by Beth Gaston Moon | April 12, 2012 2:26 pm
With any options strategy you implement, you can make the holding as big or small as you like. It’s really up to you, your investment goals, and your risk tolerance.
It’s also important to remember that when you purchase options, the price quoted will be per share and not per contract. You will need to do the simple calculation below to determine the actual price.
|HOW TO TRADE OPTIONS:|
|– What Are Options?|
|– What Are Options Contracts?|
|– Price of Options|
|– How to Read Options Symbols|
|– How to Price Options|
|– How to Read Options Quotes|
|– Understanding Options Risk|
|– Common Mistakes to Avoid|
|– Options Trading Strategies|
|– Choosing an Options Broker|
When you purchase an options contract, you pay a premium for the privilege that goes along with holding that contract; you’re not paying for the full value of a stock. For instance, if you wanted to commit some of your investment capital to Google (GOOG), you’d be paying in the neighborhood of $625 a share. Buy 500 shares and that investment is the equivalent of a piece of real estate!
We’re not saying you can’t play the market that way, but it isn’t the only way and it might not be the BEST way. And it’s certainly not the least expensive way. But there’s a way to play Google — and thousands of other stocks — with a much smaller initial investment AND with the potential return that can equal and oftentimes even SURPASS (on a percentage basis) what the traditional stock investor might experience. Options can open the doors to a wider variety of equities and ETFs for lower-capitalized investors that might not otherwise be able to have triple-digit stocks in their portfolios.
When gauging the price of the options, these three terms — at the money, in the money and out of the money — will come into play. You can tell which options are which simply by looking at their strike prices (and the price of the underlying stock).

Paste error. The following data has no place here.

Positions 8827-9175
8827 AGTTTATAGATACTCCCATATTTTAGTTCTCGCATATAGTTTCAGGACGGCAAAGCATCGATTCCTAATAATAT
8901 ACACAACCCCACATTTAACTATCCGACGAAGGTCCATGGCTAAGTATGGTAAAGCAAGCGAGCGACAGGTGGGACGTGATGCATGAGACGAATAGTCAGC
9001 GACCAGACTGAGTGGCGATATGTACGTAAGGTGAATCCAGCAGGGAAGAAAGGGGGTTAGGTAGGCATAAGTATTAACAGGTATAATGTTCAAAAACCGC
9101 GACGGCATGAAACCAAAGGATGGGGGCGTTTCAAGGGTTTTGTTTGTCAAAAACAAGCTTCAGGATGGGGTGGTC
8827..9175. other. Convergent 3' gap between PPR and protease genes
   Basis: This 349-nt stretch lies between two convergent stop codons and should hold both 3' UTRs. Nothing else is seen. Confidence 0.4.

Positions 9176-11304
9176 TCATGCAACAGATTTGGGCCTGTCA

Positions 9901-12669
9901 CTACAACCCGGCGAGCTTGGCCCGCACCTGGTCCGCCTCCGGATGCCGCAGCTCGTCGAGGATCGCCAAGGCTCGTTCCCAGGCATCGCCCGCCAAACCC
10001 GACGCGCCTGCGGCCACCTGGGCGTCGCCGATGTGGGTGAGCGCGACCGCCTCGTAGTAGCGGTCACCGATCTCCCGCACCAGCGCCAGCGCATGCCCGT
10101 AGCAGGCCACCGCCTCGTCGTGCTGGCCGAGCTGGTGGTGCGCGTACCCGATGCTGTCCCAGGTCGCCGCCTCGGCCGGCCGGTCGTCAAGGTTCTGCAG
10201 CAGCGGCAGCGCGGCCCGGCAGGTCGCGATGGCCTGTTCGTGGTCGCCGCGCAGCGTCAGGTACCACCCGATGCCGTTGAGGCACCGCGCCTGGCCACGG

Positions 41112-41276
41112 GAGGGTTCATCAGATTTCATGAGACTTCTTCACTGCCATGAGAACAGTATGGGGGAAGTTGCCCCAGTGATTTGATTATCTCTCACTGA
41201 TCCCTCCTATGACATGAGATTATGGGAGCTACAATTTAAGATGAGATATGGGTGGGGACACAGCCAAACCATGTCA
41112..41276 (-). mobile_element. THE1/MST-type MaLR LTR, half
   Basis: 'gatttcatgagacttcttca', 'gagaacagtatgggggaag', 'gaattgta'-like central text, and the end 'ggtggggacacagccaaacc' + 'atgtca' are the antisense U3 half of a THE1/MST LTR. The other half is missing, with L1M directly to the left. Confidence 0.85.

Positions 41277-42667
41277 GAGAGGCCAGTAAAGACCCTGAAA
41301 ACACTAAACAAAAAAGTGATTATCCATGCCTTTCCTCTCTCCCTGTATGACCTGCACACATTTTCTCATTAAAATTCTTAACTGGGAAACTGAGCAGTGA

An option is “at the money” if the strike price is the same as the market price of the underlying security. For example, if Google is trading for $620 and you hold a January 620 option, you are “at the money” (whether you own a call or a put).
A call option is “in the money” when the strike price is below the market price of the underlying stock. For a put option, it’s the opposite; a put is “in the money” when the strike price is above the market price of the underlying stock.
For example, if you buy Google January 620 call options now and two weeks later Google is trading for $623.00, then you are in the money by $3.00. It’s simple math: $623.00 stock price minus the $620 strike price equals $3.00. Similarly, a January 625 put would be in the money by $2.00, taking the difference between the strike price and the stock price.
A call is “out of the money” when an option’s strike price is above the market price of the underlying stock. Again, for a put option, it would be the opposite, or when the strike price is below the market price of the underlying stock.
If you had bought the January 620 call options a few weeks ago and now Google is trading for $618.10, then you would be out of the money by $1.90 ($618.10 – $620 = -$1.90). The January 615 put, meanwhile, would be out of the money by $3.10 ($618.10 – $615 = $3.10).
Take a look at the chart below for more examples:
Now let’s talk about how an option’s price is determined.
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